As the weather changes, blankets are constantly changed and replaced. That heavy comforter might be swapped out for a lighter quilt once winter gives way to spring. However, where should you keep extra bedding and how should you do it in the interim?
While some of us have spacious linen closets, others need to be more inventive with their storage options. We’ll demonstrate the best ways to store blankets and comforters so that you can keep them in good condition and free up space in your home. Observe these storage recommendations very carefully. If you don’t, your fabrics might degrade or you might have odors that are very challenging to get rid of.
Fold Your Sheets
We can all agree that it can be challenging to find time to put laundry away even when the dryer is about to shut off due to the daily craziness of life. But it is beneficial to fold your sheet, as well as the rest of your clothing, while they are still warm. You’ll sleep more crisply and comfortably because it prevents wrinkles without the use of an iron.
Don’t worry if your sheets seem to be taking up too much room. You can still maintain the fragrance of your sheets. Before putting your bedding away, fold it up and tuck a few dryer sheets in between the folds.
Keep Them Dry
This one is a bit obvious but we all need the reminder. We have all experienced the frustration of taking our clothes out of the washer after waiting just a little bit too long, only to discover that they smell musty. The same issue may arise if you keep your bedding in a location where moisture can seep in. If you keep your bedding in a basement or a closet with a window, keep that in mind. Try caulking windows or turning on a dehumidifier if there is moisture in the air.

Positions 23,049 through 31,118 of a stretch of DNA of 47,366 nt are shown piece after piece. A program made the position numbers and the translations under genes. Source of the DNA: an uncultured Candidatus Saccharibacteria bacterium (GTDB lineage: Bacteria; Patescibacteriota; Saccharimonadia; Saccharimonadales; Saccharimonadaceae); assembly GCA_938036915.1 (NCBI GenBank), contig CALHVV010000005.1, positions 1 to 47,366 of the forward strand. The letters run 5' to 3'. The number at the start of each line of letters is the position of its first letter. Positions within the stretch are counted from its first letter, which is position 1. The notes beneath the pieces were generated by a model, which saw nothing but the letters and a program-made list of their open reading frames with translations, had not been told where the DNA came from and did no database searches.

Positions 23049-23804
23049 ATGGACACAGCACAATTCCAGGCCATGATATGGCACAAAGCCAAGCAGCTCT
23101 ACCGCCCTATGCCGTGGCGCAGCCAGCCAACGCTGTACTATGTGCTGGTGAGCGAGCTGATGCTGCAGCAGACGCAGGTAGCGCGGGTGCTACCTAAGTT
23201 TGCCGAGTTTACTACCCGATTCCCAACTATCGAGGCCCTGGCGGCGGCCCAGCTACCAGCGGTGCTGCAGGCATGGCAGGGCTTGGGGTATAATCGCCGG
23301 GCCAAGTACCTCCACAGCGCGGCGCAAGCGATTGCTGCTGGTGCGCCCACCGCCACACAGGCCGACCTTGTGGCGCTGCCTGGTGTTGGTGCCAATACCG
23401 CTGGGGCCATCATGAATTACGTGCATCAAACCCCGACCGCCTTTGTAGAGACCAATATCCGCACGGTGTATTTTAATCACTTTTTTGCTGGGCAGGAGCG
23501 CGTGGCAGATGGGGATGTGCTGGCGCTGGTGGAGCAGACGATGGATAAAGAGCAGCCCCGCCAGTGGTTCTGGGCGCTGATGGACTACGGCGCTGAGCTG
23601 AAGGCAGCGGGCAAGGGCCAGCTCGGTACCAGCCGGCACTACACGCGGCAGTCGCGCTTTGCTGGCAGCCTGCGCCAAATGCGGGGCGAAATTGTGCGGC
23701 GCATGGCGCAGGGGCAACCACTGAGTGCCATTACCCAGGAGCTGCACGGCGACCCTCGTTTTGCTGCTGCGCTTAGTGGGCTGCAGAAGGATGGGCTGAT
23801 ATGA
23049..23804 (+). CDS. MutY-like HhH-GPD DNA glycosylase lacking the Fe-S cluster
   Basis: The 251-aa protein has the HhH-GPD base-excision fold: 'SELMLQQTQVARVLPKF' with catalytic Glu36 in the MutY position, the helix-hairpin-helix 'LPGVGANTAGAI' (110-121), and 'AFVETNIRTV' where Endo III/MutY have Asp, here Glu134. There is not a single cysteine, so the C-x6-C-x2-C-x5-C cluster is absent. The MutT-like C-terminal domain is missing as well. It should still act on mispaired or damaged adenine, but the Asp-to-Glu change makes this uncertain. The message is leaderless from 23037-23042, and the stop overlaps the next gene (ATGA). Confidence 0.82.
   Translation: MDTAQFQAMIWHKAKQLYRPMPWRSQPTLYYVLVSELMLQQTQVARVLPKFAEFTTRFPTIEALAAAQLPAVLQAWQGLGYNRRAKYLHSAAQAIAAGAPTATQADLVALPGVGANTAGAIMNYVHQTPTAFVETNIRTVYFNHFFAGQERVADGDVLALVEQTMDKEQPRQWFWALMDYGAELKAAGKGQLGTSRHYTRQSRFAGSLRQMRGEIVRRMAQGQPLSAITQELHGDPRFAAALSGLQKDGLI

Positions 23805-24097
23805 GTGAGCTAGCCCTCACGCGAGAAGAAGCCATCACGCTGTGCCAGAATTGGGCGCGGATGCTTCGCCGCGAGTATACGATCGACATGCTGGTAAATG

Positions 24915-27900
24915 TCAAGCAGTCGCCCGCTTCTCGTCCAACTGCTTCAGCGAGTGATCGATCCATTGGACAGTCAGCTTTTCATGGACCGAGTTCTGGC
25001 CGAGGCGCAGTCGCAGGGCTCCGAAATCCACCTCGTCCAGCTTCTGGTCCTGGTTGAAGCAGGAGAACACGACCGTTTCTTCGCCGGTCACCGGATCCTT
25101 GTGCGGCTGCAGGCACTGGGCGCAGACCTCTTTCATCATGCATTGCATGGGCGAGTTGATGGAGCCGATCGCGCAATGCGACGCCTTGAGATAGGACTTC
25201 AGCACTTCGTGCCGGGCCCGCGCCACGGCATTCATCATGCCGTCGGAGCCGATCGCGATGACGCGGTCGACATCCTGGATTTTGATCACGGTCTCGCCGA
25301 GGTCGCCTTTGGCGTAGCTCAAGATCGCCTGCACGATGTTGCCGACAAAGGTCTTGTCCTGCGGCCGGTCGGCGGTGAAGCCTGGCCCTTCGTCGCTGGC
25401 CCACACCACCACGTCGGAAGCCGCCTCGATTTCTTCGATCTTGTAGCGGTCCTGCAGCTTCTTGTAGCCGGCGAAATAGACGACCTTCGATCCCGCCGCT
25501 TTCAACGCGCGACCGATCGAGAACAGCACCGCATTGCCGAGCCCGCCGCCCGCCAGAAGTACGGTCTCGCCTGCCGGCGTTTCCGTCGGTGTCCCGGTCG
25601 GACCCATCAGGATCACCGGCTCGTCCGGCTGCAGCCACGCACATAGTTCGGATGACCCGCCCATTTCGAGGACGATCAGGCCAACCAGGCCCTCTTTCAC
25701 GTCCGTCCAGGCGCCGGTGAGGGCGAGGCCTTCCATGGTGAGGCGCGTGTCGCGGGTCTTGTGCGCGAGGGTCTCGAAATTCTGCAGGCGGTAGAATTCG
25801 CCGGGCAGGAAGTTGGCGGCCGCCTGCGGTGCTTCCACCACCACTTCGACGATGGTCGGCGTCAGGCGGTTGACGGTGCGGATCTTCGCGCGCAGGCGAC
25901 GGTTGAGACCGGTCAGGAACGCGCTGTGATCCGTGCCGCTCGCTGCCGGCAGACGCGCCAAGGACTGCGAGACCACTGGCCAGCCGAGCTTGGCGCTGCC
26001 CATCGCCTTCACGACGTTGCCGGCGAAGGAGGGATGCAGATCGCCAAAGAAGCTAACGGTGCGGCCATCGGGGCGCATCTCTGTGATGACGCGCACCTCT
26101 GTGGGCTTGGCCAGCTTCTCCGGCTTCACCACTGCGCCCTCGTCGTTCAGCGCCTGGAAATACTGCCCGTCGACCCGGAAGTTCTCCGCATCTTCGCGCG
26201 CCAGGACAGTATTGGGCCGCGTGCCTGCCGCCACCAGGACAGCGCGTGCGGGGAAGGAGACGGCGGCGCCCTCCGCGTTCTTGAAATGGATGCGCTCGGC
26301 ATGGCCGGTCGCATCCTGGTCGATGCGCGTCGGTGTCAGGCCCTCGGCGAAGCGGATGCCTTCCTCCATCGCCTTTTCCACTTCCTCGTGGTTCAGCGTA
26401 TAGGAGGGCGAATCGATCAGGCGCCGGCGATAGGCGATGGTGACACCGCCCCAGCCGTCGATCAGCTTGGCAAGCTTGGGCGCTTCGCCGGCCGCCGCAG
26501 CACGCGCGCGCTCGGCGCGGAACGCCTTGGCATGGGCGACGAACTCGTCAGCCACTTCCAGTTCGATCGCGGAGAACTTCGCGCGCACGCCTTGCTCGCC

Keep Your Sheets Dust Free
Always remember to clean your bedding when spring cleaning your bedroom. When we put our fitted sheets in the washing machine, one of the main things we’re trying to wash out of them is dust. It’s not exactly conducive to a restful night’s sleep when dust triggers asthma and allergy symptoms. Your sheets may still harbor dust mites when they are stored, even if they are completely clean. Put your sheet inside a container to prevent this. For natural fibers like wool, the best place to store bedding is in open areas where adequate airflow gets to the fabric. To prevent mold and mildew from growing, stay away from plastic storage bags that trap moisture.
Stray Away from Mothballs
Since the beginning of time, moths have been a problem with clothing storage. Bugs are kept out of drawers and closets by the use of mothballs. However, they have the potential to harm clothing, are poisonous if a child or animal were to ingest them, and simply leave your clothes smelling odd. Use lavender, cloves, or cedar chips instead to deter moths and keep your clothes smelling fresh. It will last longer if you store your bedding properly.